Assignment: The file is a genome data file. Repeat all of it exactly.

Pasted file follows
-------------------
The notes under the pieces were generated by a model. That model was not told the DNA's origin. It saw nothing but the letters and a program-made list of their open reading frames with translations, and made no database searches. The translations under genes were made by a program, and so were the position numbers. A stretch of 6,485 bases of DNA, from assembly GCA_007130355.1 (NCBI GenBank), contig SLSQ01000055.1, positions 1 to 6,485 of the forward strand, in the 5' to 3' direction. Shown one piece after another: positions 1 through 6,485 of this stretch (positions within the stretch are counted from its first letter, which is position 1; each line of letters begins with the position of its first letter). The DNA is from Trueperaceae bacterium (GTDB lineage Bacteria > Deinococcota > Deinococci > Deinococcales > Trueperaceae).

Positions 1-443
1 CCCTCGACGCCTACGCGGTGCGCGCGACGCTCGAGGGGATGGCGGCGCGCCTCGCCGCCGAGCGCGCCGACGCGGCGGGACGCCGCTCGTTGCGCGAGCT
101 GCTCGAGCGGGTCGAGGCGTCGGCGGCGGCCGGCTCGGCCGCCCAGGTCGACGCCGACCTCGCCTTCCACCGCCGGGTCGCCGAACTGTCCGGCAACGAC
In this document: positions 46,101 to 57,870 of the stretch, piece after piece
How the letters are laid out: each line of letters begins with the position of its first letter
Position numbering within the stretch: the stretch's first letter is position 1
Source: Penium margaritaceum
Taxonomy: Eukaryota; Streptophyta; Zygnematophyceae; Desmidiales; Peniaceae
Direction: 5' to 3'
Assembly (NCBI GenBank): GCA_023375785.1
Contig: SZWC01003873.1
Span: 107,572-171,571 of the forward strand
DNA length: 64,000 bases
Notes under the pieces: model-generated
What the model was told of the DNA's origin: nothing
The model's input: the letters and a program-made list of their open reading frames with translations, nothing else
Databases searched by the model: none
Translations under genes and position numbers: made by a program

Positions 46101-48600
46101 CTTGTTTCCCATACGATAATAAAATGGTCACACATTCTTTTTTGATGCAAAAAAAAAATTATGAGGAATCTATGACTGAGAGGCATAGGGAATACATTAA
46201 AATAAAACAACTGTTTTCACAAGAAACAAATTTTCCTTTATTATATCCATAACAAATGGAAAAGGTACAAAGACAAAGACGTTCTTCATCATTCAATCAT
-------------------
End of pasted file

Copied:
The notes under the pieces were generated by a model. That model was not told the DNA's origin. It saw nothing but the letters and a program-made list of their open reading frames with translations, and made no database searches. The translations under genes were made by a program, and so were the position numbers. A stretch of 6,485 bases of DNA, from assembly GCA_007130355.1 (NCBI GenBank), contig SLSQ01000055.1, positions 1 to 6,485 of the forward strand, in the 5' to 3' direction. Shown one piece after another: positions 1 through 6,485 of this stretch (positions within the stretch are counted from its first letter, which is position 1; each line of letters begins with the position of its first letter). The DNA is from Trueperaceae bacterium (GTDB lineage Bacteria > Deinococcota > Deinococci > Deinococcales > Trueperaceae).

Positions 1-443
1 CCCTCGACGCCTACGCGGTGCGCGCGACGCTCGAGGGGATGGCGGCGCGCCTCGCCGCCGAGCGCGCCGACGCGGCGGGACGCCGCTCGTTGCGCGAGCT
101 GCTCGAGCGGGTCGAGGCGTCGGCGGCGGCCGGCTCGGCCGCCCAGGTCGACGCCGACCTCGCCTTCCACCGCCGGGTCGCCGAACTGTCCGGCAACGAC
In this document: positions 46,101 to 57,870 of the stretch, piece after piece
How the letters are laid out: each line of letters begins with the position of its first letter
Position numbering within the stretch: the stretch's first letter is position 1
Source: Penium margaritaceum
Taxonomy: Eukaryota; Streptophyta; Zygnematophyceae; Desmidiales; Peniaceae
Direction: 5' to 3'
Assembly (NCBI GenBank): GCA_023375785.1
Contig: SZWC01003873.1
Span: 107,572-171,571 of the forward strand
DNA length: 64,000 bases
Notes under the pieces: model-generated
What the model was told of the DNA's origin: nothing
The model's input: the letters and a program-made list of their open reading frames with translations, nothing else
Databases searched by the model: none
Translations under genes and position numbers: made by a program

Positions 46101-48600
46101 CTTGTTTCCCATACGATAATAAAATGGTCACACATTCTTTTTTGATGCAAAAAAAAAATTATGAGGAATCTATGACTGAGAGGCATAGGGAATACATTAA
46201 AATAAAACAACTGTTTTCACAAGAAACAAATTTTCCTTTATTATATCCATAACAAATGGAAAAGGTACAAAGACAAAGACGTTCTTCATCATTCAATCAT